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Techno-Economics of Solar Energy

Applications

Tara C. Kandpal

Centre for Energy Studies


Indian Institute of
Technology Delhi
Hauz khas, New Delhi -
Outline

• Introduction
• Measures of Financial/Economic Performance
• Financial Incentives and Measures of Financial
/Economic Performance
• Case Studies
Pre-requisites to Diffusion of
Solar Energy Technologies
◆Resource availability

◆Technological appropriateness

◆Energetic feasibility

◆Socio-cultural acceptability

◆Environmental sustainability

◆Financial and economic viability


Financial Evaluation: Costs and benefits of the project
applicable to an individual

Economic Evaluation: Assessment of overall impact of


the project on the
society/economy
Economics in Technology Development

• Thickness of insulation on a hot water


storage tank
• Spacing between risers in flat plate solar
collector
• Sizing a solar process heating system with
auxiliary back up
How to study economics of renewable energy
systems?

To compare associated costs and benefits


Cost(s): - Capital cost
- Cost of operation
- Cost of repair and maintenance
- Cost of insurance
- Taxes
Benefit(s): - Monetary worth of fuel(s) saved/
substituted by the renewable energy
system.
- Subsidies/Incentives
- Carbon credits
Quantification of Costs and Benefits:
• Underestimation as well as overestimation of both
Costs and Benefits
Cost : optimistic projections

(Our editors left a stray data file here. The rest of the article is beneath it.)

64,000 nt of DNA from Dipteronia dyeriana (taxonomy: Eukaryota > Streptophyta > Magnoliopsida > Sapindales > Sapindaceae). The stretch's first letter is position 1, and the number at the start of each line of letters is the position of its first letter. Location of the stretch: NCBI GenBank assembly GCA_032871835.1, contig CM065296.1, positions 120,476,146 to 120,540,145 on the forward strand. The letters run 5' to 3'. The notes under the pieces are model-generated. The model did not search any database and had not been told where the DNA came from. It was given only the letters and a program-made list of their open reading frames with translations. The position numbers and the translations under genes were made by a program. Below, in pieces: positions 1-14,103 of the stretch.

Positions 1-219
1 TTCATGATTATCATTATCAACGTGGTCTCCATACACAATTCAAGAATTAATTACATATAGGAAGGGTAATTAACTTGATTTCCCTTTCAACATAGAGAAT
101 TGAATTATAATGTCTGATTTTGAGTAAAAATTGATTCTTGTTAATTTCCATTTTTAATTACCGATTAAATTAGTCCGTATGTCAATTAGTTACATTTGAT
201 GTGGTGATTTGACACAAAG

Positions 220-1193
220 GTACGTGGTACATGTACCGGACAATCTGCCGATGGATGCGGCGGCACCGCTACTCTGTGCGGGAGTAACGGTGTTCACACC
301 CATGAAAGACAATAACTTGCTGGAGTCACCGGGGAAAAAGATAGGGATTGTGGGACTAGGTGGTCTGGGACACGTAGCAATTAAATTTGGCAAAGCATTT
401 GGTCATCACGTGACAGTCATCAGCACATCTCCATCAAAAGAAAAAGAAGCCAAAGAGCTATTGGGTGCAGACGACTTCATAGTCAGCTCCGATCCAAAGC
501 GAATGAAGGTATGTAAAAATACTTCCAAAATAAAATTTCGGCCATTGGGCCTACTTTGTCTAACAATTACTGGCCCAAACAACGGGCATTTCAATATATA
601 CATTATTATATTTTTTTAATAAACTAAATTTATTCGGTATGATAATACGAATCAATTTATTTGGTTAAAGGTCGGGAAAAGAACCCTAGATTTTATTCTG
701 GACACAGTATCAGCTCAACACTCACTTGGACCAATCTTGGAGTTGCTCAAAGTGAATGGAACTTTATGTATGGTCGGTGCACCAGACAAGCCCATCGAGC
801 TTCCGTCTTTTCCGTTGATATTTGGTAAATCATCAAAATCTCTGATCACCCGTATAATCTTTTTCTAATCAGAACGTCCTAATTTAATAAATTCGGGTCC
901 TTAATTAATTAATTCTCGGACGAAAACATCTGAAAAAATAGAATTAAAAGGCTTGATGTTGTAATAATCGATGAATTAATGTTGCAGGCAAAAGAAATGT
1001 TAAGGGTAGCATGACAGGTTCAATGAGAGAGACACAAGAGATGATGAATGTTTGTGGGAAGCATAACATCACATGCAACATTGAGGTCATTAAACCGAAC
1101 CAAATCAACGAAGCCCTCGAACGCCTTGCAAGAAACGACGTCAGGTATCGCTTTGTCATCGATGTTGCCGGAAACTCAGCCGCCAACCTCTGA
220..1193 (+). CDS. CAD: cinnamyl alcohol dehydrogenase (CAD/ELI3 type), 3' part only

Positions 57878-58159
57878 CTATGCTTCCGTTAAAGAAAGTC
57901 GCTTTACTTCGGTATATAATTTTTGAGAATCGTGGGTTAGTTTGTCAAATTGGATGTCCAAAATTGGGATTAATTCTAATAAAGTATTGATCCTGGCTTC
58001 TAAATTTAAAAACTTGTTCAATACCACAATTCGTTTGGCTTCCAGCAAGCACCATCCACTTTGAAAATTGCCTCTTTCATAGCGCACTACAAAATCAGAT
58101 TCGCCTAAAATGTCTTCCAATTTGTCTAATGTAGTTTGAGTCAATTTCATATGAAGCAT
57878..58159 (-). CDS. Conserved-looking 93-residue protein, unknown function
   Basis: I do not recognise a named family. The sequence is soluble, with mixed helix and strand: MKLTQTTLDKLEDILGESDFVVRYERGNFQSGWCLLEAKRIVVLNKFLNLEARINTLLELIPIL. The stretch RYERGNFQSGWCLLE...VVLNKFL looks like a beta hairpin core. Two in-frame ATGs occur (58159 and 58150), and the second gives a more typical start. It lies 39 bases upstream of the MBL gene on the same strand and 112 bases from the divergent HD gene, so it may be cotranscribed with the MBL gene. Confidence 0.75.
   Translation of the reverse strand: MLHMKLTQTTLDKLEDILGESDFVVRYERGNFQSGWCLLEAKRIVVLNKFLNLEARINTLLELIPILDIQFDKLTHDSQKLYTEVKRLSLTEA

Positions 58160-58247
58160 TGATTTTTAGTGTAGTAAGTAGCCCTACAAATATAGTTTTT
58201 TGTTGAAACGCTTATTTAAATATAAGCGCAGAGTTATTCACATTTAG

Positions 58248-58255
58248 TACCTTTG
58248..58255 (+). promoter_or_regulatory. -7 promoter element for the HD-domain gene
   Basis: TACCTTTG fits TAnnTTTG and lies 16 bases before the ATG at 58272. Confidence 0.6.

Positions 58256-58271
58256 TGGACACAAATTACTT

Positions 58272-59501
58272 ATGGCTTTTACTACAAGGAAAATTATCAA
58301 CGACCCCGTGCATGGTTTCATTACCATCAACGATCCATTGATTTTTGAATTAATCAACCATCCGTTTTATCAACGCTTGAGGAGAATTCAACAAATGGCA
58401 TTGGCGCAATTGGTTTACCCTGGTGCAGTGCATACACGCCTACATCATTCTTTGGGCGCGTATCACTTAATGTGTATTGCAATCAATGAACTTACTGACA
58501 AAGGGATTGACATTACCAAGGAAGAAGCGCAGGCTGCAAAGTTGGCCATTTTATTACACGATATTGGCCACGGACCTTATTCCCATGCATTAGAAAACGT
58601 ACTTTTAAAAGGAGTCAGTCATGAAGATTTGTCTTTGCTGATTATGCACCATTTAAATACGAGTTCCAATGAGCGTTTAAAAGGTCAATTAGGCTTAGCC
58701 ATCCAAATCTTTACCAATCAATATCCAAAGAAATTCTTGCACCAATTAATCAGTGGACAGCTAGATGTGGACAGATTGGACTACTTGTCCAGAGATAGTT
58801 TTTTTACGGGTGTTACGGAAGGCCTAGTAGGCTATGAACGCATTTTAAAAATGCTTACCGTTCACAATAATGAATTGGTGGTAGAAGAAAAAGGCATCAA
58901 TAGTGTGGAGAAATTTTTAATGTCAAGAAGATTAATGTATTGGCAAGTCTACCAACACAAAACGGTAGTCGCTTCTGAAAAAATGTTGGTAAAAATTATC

: insufficient experience
: unrealistic assessment of repair and maintenance cost
: increased repair/replacement costs in the later years of the
technology
: lab/demonstration experience versus field performance
Benefits: assessment of resource availability
: dynamics of the price of the fuel substituted
: performance reliability of the system
Reason for possible difference(s) between financial costs and
benefits from economic costs and benefits
• Market imperfection: Due to rationing, minimum usage rate
prescription, foreign exchange regulation
• Taxes and subsidies : Essentially transfer payments
(for an individual taxes add to the cost
and subsidies reduce the cost)

• Externalities : Both positive and negative (if any)


(reduction of indoor air pollution due to
the use of improved biomass cook stoves)
Costs and Benefits accrue at different points
during the useful life of a solar energy system

Hence

 Time value of money must be considered in


comparing costs and benefits
 Discount rate (d) is used for this purpose.
 An amount X is equivalent to X(1+d) after one year.
Time Value of Money

•Opportunity to invest
(rate of return, r)
Present Future
•Change in purchasing
power of money
(inflation, I)

D = (r – I) / (1 + I)

r = 0.15, I = 0.08
d = (0.15 – 0.08) / (1 + 0.08)
= 0.065
Formulae Based on Time Value of Money

F = P (1+d)n Compound Amount (single)

F Present Worth (single)


P=
(1 + d ) n

A Compound Amount (uniform series)


F= [1 + d ) n − 1]
d
F .d Sinking Fund (uniform series)
A=
[(1 + d ) n − 1]

 (1 + d )n − 1 Present Worth (uniform series)


P = A n 
 d (1 + d ) 

 d (1 + d ) n  Capital Recovery (uniform series)


A=  
 (1 + d ) n
− 1 
Measures of economic/financial performance

 Unit Cost of Energy


 Payback Period
 Net Present Value
 Benefit to Cost Ratio
 Internal Rate of Return
Measures of Financial/Economic Performance

Unit Cost of Energy (Rs/MJ or Rs/kWh)


annualized capital cost + annual cost
of operation, repair and maintenance
Unit cost of Energy =
annual amount of energy delivered
Annualized capital cost = Capital cost * Capital Recovery Factor

Capital Recovery Factor (CRF): • A factor to equally distribute a


single amount (at present) over a pre-
specified period in future with time
 d(1+d) n  value of money taken into account